Detroit expands property tax exemptions for homeowners
The city of Detroit is expanding property tax exemptions for homeowners to help more residents avoid foreclosure, officials announced Wednesday.
The Homeowners Property Tax Assistance Program, or HPTAP, now includes 25% exemptions. That means a family of two earning $25,703 or a family of four earning $31,930 would be eligible for a 25% reduction in their property taxes.
Previously, homeowners could qualify for a 100% exemption or a 50% exemption on their property taxes depending on income. A family of two earning $22,754 or less is eligible for a 50% exemption, while a family of two earning $20,246 or less is eligible for a 100% tax exemption, meaning they pay no property taxes each year they are eligible, according to the city.
Adding the 25% exemption option is expected to increase the number of residents eligible for financial support who wouldn’t qualify for the property tax assistance program, the city said. The expansion also could give more residents access to the city’s proposed Pay as You Stay program, which the state House of Representatives passed last month and would eliminate penalties, interest, and fees on back taxes.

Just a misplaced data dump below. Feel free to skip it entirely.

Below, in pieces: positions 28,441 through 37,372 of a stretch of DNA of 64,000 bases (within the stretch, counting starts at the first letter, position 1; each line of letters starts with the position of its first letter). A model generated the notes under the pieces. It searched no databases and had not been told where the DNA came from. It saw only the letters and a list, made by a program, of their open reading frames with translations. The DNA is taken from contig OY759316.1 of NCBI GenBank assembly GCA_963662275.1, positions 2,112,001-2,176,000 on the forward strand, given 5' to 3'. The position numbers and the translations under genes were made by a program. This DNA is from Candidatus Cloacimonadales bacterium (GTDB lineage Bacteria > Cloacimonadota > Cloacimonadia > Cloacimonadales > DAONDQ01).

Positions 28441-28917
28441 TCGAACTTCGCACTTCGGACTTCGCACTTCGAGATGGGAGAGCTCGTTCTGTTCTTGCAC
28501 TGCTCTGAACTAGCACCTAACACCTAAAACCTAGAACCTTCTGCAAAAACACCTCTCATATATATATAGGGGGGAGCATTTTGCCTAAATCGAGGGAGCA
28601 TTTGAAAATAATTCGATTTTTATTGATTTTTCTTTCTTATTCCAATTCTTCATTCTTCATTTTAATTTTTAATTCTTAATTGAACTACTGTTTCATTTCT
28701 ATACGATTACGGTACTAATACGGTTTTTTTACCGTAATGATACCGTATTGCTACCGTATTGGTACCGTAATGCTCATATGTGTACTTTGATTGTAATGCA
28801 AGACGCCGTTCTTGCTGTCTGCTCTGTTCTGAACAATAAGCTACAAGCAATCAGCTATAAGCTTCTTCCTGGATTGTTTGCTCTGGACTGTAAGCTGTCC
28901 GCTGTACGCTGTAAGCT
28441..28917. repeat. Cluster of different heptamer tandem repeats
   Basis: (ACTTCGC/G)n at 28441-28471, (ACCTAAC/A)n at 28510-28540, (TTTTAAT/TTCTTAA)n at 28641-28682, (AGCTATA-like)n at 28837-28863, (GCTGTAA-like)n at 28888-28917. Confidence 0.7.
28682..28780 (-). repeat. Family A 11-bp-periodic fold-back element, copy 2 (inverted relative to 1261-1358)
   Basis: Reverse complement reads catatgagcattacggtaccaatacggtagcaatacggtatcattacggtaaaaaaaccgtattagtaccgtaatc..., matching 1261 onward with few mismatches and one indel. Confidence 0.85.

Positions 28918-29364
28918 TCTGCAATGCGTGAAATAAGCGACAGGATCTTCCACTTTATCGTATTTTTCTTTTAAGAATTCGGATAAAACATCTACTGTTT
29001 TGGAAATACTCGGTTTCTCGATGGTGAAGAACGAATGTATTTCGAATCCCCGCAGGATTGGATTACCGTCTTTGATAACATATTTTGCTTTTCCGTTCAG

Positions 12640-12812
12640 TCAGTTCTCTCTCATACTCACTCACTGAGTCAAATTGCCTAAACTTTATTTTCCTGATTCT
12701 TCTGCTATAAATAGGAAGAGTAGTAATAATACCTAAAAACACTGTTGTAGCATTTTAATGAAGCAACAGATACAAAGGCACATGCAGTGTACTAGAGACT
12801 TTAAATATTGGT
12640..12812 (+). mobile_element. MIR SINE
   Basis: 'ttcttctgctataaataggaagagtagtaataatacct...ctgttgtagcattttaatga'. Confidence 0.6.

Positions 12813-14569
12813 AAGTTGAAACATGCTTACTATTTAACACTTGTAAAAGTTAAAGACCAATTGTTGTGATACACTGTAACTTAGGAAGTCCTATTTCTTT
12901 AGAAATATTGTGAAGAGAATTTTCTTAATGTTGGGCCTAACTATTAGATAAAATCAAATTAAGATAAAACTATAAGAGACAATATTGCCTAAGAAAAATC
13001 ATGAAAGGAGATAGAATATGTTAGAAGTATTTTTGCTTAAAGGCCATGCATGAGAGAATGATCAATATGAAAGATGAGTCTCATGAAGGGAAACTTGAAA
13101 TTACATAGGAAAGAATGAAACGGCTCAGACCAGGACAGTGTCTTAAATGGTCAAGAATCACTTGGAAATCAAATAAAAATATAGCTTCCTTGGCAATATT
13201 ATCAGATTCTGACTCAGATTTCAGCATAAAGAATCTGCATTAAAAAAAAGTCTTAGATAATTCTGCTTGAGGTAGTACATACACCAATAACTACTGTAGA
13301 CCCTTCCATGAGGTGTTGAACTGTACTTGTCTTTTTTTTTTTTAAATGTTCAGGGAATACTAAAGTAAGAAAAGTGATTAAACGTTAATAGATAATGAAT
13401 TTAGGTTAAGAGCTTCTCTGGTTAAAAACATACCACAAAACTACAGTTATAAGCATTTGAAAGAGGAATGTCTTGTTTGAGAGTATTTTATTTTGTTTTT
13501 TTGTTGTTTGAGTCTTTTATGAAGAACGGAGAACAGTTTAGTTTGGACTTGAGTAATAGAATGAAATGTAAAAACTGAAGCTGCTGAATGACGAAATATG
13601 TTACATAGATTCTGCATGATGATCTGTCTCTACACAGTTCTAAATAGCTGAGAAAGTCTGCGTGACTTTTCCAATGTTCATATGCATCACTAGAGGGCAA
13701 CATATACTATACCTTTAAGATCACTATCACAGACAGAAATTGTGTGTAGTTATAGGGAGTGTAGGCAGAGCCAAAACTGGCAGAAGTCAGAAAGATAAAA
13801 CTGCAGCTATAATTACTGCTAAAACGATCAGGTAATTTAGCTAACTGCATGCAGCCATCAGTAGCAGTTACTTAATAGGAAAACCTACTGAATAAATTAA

“For Detroit to succeed, we need to help families stay in their homes,” Mayor Mike Duggan said in a statement. “Thanks to the help of our great community partners, we have made a lot of progress reducing foreclosures by more than 90% and getting more Detroiters to apply for property tax exemptions. Expanding access to property tax exemptions will help reach more Detroiter families that may be struggling to pay their property tax bills and help them avoid possible foreclosure.”
Applications are being accepted starting Wednesday.They are available online and can be requested to be sent through mail by calling (313) 224-3035 or emailing email@example.com.
Housing advocates have argued the yearly application process for the property tax exemption is cumbersome and many are unaware it's available.
In 2019, the city granted 7,601 property tax exemptions to qualifying Detroit homeowners: a 30% jump from the previous year, officials said. The increase followed more outreach efforts by the city and community partners, including mailers, workshops and billboards.
Detroit's foreclosures have fallen from a record high 9,111 occupied homes in 2015 to 514 last year, representing a 94% drop, city data shows.
About 31,000 Detroiters living in their homes are behind on tax debt and Duggan has estimated that more than 60% could meet the income requirements to qualify for the Pay as You Stay program.